Otherwise, a charmer of a terrace with some admirable efforts interspersed along its length.

      @gunter wrote:

      a yellow brick is just a failed red brick, in my book.

      Okay, so a debate for another day, but there’s no way that remark is being allowed slip through the net!

    • #776094
      gunter
      Participant

      @GrahamH wrote:

      Even with the most recent, and by all accounts most accomplished, restoration, a red mortar and colourwash was used on what is yellow stock brick in a yellow stock brick terrace! I mean, is it just me?

      I have a feeling that, in many cases, red mortar was use in the original pointing with the lime putty tuck detail, is this not true? Presumably it was used to remove the shame of the yellow stock brick!

      I think it works superbly.

      . . . yellow brick; . . . two words; . . . . half-baked 🙂

    • #776095
      GrahamH
      Participant

      :rolleyes: 🙂

      A traditional technique it may be, but going by Devin’s 1990s photograph, that building had never been colourwashed! Even if it had, logic would dictate the simple removal of whatever fragments remained rather than compromising the wider terrace. As far as I’m concerned, such practices are akin to the hideous Victorian obsession with smearing render over facades as a quick fix solution to fleeting whims of fashion.

      Further observations on the merits or otherwise of brick colouring would perhaps be better left to a brick thread (oh the prospect), but I shall leave you in the capable hands of architect, Isaac Ware, quoted in the Department of Environment’s Guide to the Repair of Historic Brickwork, launched only last night in the Custom House.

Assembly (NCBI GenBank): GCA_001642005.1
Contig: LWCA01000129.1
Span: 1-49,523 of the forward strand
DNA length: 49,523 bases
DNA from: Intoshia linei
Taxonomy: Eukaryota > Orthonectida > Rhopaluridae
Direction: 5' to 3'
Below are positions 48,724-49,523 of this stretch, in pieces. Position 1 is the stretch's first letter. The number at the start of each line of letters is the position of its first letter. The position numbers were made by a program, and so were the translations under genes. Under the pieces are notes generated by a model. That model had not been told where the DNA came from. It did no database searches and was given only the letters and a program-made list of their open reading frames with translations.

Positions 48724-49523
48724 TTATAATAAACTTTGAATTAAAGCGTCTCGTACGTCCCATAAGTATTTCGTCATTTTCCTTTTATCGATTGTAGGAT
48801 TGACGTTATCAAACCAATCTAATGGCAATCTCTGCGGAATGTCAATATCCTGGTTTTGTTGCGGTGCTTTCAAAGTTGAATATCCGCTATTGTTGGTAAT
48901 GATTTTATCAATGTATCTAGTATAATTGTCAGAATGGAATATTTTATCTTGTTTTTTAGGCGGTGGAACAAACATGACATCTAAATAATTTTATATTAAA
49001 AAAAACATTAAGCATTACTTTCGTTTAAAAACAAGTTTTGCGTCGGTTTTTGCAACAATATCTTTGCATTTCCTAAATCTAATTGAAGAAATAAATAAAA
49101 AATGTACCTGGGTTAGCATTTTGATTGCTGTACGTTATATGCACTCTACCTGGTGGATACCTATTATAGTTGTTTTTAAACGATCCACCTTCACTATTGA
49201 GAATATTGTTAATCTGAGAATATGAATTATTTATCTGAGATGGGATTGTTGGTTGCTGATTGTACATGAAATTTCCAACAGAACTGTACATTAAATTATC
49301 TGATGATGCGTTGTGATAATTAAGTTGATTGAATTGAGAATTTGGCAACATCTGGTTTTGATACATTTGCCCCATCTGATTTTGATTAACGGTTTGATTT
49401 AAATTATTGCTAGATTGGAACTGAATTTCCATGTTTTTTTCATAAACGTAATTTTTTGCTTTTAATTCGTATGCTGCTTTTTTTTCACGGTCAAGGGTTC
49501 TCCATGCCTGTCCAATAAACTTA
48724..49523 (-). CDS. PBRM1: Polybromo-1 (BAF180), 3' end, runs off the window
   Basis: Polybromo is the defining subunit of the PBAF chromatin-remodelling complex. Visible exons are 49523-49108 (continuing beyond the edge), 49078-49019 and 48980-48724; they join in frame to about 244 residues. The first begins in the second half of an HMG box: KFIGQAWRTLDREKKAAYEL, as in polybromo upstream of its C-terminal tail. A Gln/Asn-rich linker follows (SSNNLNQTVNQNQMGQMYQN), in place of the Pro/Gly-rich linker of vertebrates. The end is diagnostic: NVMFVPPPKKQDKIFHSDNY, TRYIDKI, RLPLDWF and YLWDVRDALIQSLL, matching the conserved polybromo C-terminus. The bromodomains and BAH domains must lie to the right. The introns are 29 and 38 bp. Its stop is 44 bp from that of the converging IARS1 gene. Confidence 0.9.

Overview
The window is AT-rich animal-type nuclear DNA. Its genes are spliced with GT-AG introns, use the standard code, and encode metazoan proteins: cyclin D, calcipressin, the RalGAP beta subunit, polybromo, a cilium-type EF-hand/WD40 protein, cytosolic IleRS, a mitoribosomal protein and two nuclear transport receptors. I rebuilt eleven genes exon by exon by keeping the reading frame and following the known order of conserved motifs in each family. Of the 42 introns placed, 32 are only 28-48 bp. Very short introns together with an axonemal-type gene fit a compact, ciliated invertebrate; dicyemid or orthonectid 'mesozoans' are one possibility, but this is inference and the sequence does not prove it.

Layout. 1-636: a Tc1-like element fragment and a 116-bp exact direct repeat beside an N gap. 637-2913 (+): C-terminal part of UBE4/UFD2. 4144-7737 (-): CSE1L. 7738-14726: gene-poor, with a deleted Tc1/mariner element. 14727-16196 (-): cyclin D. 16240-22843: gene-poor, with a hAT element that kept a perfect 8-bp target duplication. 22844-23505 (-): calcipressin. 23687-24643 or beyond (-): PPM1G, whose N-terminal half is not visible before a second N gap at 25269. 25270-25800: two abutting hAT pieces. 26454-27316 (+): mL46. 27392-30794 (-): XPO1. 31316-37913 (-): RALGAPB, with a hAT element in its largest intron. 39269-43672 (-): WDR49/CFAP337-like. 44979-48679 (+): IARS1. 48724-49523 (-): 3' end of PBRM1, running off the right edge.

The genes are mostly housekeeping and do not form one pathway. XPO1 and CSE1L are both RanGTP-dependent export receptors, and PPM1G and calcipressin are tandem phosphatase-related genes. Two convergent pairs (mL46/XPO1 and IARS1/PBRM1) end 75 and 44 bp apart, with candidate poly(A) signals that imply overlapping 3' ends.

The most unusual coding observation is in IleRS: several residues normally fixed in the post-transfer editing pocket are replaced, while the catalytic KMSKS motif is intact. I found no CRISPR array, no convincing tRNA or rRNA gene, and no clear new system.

In his Complete Body of Architecture from 1756, Ware ‘describes the mid-century change in taste in England from ‘hot’ to ‘cool’ colours, red bring considered ‘too fiery and disagreeable to the eye’.

      Someone get this man a brandy!

    • #776096
      Devin
      Participant

      You definitely do see examples around town of very old stained red facades which are are now worn and revealing a different original brick colour.

      The job on the Capel Street building is very much in the ‘faded Dublin redbrick’ tradition. Ok perhaps there is an argument that he/she who did it was maverick and should have kept the yellow brick of the others. But I don’t think it has compromised the terrace. It more highlights that the other brick facades need some tlc. In regard to the 3 mentioned earlier which were restored in 2000, it would probably best to repoint them along the lines of the tuck-pointed one (whatever about staining). That flush pointing they received is more suitable for back elevations; not really presentabe for a front elev.

      Job just done on North Great George’s Street, below, in a deeper Georgian red (possibly by the same firm who did the Capel facade, as pointing & lack of plaster in reveals as seen in Malton prints etc. is same).

      Btw Graham, what do you mean by the windows of the Capel Street terrace “are for the most part a disaster”? Four out of the five Wyatt buildings have accurate replica sashes, which is pretty good for a group of buildings in Dublin.

    • #776097
      Morlan
      Participant

      @Devin wrote:

      I think this terrace is worth a few more words …

      Fantastic comparison with the pics Devin. Very interesting.

    • #776098
      johnglas
      Participant

      Oh, for the simple cool plainness of yellow, mellow brick as a relief from all that fiery red – I feel atouch of the vapours!
      Here, brick was not used at all as a building material until well into the 19thC and the coming of cheap imports from England by rail. Traditionally harled rubble would have been used until the more widespread use of sandstone ashlar in the great tenement building booms in the mid 19thC; as it happens, red sandstone is always considered superior to ‘blond’ (yellow), which was the first to be used widely in the city. I don’t agree, but red did keep its colour better through soot (until the great – and sometimes disastrous – stone-cleaning binge of the 1980s) and was associated with more up-market areas.